Japan’s Kairos Rocket Explodes Immediately after Launch; Rocket’s Developer Vows to Press On (UPDATE 3)

Yomiuri Shimbun photos
The KAIROS rocket explodes in Kushimoto, Wakayama Prefecture at 11:01-11:02 a.m. on Wednesday.

The first Kairos rocket, developed by Space One Co., blew up a few seconds after launch in Kushimoto, Wakayama Prefecture, shortly after 11 a.m. on Wednesday.

“The launch has been terminated,” the Tokyo-based space startup announced after the launch failure. “We’re currently investigating the details.”

At a press conference on Wednesday afternoon, an official for Space One said the Kairos rocket self-destructed autonomously about five seconds after launch with the engine ignited after some kind of anomaly was detected in the rocket body.

Yomiuri Shimbun photos
Left: The KAIROS rocket is launched at Kushimoto, Wakayama Prefecture, at 11:01 a.m. on Wednesday.
Right: The KAIROS rocket explodes in Kushimoto, Wakayama Prefecture at 11:02 a.m. on Wednesday.

“We deeply apologize for not meeting people’s expectations,” said Space One President Masakazu Toyoda at the press conference at a hotel in Wakayama Prefecture. “We’ll investigate the cause and take on the next challenge. We have no intention of giving up.”

Toyoda said the company will establish a task force he will head to investigate the cause of the problem and prevent a similar incident.

The 18-meter-tall rocket burns solid fuel for propulsion and was carrying a small satellite for the Cabinet Satellite Intelligence Center. If it had succeeded in sending the satellite into orbit, it would have been a first for a rocket developed independently by a private Japanese company. The satellite was meant to separate from the rocket about 50 minutes after liftoff, and the satellite was to orbit an altitude of about 500 kilometers.

According to the company, controls for the Kairos rocket are automated, and the rocket can self-destruct automatically in the event of an anomaly.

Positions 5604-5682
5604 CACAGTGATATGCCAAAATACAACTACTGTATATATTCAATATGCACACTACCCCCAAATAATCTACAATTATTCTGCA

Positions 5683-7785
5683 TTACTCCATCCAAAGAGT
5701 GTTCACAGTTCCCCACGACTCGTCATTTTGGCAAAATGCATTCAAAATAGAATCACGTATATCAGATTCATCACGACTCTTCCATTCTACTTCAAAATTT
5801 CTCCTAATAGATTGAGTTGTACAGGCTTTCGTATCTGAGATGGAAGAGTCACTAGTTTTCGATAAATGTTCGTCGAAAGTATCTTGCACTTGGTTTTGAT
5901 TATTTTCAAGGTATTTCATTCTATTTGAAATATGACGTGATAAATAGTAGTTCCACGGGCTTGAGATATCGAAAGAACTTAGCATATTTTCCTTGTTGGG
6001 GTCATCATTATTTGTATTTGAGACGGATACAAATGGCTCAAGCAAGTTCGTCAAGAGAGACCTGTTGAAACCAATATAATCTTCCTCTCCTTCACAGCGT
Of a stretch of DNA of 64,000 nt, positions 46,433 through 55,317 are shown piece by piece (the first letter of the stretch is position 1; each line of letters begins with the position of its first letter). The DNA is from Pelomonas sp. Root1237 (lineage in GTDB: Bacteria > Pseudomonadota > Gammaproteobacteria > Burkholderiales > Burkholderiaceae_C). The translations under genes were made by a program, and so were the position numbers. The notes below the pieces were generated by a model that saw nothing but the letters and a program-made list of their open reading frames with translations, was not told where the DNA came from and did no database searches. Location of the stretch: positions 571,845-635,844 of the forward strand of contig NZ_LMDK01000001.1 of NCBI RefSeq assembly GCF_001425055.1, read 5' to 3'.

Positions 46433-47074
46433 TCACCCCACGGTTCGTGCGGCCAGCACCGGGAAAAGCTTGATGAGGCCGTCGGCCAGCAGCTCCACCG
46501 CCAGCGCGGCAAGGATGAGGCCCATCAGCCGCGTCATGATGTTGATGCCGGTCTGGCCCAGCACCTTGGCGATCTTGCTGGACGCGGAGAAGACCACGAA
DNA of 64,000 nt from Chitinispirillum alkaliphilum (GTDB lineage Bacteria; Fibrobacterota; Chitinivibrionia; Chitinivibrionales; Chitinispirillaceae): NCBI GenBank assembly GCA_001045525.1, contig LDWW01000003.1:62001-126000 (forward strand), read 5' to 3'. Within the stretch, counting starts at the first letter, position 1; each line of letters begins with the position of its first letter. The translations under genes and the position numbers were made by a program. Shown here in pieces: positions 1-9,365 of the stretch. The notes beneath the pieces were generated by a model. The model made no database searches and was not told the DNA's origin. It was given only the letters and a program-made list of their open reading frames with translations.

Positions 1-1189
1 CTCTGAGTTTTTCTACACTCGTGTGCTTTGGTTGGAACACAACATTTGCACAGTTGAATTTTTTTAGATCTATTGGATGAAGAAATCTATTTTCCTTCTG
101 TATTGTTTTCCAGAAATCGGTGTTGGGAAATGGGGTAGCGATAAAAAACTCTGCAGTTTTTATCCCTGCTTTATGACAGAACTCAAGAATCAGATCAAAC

The rocket’s launch was initially scheduled for March 9 but was cancelled due to a ship being in a restricted maritime area near the launch site. This time, Space One increased the number of vessels conducting surveillance in the vicinity to prevent ships from approaching the restricted area.

The Yomiuri Shimbun
What is believed to be part of the destroyed Kairos rocket is seen in Kushimoto, Wakayama Prefecture, at 11:28 a.m. on Wednesday.

Space One was founded in 2018 with investments from IHI Aerospace Co., Shimizu Corp., Canon Electronics Inc. and the Development Bank of Japan.

IHI Aerospace was involved in the development of the 25-meter-long Epsilon, a small solid-fuel rocket, and this technology was also used for the development of the Kairos rocket.

Space One aims to offer a “space delivery service” that makes frequent trips to send small satellites into space, in accordance with customer requests. It has set a target of launching 20 rockets per year in the late 2020s and 30 per year in the 2030s.

In 2022, the company established a launch site, Space Port Kii, in Kushimoto, the southernmost town on the island of Honshu.

The Yomiuri Shimbun

Satellite launches in Japan have been led by the Japan Aerospace Exploration Agency and other government bodies. In 2007, space startup Interstellar Technologies Inc. in Taiki, Hokkaido, became the first private company in Japan to send a small rocket into space — reaching an altitude of 100 kilometers or more — but it was not carrying a satellite.